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Please use this identifier to cite or link to this item: http://hdl.handle.net/10373/243

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Title: Experiential congruence: qualitative analysis of client and counsellor narrative accounts of significant events in time-limited person-centred therapy
Authors: Grafanaki, Soti
McLeod, John
Affiliation: University of Abertay Dundee. School of Social and Health Sciences
Keywords: Client experience
Congruence
Counsellor experience
Narrative
Person-centred counselling
Qualitative research
Therapy process
Issue Date: Mar-2002
Publisher: Taylor & Francis
Type: Journal Article
Refereed: peer-reviewed
Rights: Published version (c)Taylor & Francis, available from DOI: 10.1080/14733140212331384958
Citation: Grafanaki, S. and McLeod, J. 2002. Experiential congruence: qualitative analysis of client and counsellor narrative accounts of significant events in time-limited person-centred therapy. Counselling and Psychotherapy Research. 2(1): pp.20-32. [Online] Available from: DOI: 10.1080/14733140212331384958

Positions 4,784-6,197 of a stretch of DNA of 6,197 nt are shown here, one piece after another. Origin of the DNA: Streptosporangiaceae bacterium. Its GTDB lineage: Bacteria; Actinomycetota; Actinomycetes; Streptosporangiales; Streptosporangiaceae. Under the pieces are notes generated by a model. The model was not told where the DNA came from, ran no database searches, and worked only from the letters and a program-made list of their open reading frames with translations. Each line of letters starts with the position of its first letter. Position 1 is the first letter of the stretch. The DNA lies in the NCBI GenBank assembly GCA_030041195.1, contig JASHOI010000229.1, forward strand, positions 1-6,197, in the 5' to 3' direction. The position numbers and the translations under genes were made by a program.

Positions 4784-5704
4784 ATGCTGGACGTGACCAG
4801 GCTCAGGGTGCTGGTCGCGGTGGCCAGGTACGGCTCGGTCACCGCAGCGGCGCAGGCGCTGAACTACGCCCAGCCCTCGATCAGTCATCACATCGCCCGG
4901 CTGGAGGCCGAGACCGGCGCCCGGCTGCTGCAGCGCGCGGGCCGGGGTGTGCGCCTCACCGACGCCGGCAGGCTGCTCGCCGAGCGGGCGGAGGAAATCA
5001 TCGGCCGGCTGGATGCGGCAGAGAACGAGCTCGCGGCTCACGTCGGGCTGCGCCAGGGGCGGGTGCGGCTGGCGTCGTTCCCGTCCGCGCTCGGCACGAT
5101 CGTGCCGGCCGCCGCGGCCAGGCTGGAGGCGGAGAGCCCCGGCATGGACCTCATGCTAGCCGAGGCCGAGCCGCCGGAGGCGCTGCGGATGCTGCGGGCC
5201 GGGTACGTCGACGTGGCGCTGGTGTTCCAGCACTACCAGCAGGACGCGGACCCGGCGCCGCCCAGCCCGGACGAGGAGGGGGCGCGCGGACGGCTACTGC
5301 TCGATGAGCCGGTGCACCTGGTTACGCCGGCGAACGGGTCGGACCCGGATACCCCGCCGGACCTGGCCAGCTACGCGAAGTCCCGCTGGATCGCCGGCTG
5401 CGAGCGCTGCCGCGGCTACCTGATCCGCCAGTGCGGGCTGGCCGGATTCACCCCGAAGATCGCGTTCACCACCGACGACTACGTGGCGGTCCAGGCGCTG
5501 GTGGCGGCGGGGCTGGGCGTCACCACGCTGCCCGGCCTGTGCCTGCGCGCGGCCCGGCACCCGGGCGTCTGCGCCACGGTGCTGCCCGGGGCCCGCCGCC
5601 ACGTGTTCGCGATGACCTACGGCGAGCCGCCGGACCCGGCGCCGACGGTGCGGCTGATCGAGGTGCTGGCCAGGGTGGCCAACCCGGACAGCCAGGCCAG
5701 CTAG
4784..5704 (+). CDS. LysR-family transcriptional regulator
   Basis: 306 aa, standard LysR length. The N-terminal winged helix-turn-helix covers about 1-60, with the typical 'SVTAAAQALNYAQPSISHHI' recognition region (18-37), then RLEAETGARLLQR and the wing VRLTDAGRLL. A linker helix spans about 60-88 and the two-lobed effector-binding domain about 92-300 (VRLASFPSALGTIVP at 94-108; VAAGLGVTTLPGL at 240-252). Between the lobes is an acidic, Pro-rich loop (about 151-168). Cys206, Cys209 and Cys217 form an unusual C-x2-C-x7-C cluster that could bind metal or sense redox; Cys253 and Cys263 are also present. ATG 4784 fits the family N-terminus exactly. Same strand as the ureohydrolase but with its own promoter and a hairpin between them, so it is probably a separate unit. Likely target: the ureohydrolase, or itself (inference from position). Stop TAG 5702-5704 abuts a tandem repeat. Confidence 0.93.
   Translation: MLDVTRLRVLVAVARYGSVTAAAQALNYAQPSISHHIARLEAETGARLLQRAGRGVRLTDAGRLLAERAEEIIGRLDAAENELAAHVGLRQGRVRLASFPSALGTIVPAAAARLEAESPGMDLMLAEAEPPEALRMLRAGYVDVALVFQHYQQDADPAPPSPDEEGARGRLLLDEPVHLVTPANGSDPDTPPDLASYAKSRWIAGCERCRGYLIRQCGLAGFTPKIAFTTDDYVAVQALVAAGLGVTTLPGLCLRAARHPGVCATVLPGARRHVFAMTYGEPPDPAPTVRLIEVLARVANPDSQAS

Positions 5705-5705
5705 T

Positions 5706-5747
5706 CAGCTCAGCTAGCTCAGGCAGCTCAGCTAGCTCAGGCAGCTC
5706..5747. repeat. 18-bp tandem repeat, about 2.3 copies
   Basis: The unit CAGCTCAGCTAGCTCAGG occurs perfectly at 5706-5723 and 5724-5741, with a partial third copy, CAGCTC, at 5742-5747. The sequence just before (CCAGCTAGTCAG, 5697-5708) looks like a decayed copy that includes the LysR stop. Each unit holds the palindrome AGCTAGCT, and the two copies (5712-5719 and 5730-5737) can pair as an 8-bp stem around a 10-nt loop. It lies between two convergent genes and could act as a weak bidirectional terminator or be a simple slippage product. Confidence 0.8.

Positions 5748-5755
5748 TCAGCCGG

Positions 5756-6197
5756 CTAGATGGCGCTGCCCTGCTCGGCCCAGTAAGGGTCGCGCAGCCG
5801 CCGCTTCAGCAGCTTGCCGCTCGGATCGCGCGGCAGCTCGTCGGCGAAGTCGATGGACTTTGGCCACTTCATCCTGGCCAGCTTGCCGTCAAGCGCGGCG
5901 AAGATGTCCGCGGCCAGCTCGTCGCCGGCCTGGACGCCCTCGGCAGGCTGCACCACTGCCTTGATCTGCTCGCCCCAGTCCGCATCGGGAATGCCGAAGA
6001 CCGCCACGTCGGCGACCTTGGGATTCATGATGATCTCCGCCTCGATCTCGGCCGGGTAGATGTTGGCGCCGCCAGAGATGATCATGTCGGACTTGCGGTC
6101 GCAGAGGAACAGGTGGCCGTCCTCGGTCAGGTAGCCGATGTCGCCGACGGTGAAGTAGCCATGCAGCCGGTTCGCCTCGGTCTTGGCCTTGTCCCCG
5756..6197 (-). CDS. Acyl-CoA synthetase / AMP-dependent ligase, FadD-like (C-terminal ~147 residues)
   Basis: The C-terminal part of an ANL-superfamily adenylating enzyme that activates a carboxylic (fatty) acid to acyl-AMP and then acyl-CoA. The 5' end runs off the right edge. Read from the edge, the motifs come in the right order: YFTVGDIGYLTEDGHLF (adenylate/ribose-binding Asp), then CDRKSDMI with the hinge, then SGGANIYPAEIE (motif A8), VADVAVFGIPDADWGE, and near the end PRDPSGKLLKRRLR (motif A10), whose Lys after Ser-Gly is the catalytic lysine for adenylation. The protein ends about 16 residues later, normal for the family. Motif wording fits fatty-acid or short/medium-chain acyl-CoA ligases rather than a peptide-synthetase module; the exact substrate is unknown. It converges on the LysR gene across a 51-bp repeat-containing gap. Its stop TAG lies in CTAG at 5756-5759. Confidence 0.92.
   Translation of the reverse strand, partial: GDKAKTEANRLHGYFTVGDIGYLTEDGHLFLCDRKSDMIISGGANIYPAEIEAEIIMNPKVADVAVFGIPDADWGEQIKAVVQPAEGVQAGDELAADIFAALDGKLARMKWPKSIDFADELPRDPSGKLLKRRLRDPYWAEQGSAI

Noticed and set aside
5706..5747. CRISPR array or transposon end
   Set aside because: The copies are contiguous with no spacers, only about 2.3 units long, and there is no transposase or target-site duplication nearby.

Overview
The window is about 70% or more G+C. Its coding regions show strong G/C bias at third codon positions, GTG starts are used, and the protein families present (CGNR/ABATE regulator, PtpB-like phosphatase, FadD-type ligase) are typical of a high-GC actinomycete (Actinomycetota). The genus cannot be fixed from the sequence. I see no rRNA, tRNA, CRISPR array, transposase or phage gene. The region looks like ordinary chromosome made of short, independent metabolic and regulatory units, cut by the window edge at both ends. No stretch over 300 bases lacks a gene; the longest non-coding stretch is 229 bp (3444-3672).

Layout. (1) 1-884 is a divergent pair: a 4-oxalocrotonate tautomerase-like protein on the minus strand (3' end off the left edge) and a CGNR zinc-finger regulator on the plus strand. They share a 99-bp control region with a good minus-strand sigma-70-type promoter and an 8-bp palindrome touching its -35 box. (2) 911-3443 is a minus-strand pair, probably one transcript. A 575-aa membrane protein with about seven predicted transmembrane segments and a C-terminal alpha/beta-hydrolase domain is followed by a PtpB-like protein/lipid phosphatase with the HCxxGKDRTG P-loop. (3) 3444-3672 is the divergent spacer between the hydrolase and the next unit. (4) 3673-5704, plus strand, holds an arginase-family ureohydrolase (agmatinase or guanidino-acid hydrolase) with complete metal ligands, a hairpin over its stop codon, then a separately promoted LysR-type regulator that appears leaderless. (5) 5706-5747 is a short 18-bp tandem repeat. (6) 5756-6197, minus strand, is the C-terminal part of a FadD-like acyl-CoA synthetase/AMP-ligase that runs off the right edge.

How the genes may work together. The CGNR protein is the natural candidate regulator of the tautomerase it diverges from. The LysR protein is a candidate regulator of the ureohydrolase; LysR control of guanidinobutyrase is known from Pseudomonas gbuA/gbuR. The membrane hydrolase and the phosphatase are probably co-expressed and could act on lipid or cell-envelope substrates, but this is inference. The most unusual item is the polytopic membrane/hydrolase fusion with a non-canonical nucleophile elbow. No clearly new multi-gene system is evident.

Abstract: The concept of congruence represents a core theoretical construct in the development of client-centred therapy, and remains fundamental to the practice of experiential approaches to psychotherapy. This study explores the ways in which congruence is experienced during significant moments of therapy. Client and counsellor accounts of moments of congruence/incongruence were collected from six cases of person-centred counselling, and were analysed using a method of narrative analysis. It was found that participants experienced congruence in a variety of ways, suggesting that the construct does not describe a unitary phenomenon. Congruence was experienced as simultaneously intrapsychic and relational. The effective negotiation of episodes of incongruence comprised a necessary element of effective therapy. Further research into the nature of congruence may be valuable in contributing to new understandings of how therapeutic alliances are made, broken and repaired.
URI: http://hdl.handle.net/10373/243
ISSN: 1473-3145
Appears in Collections:Social & Health Sciences Collection

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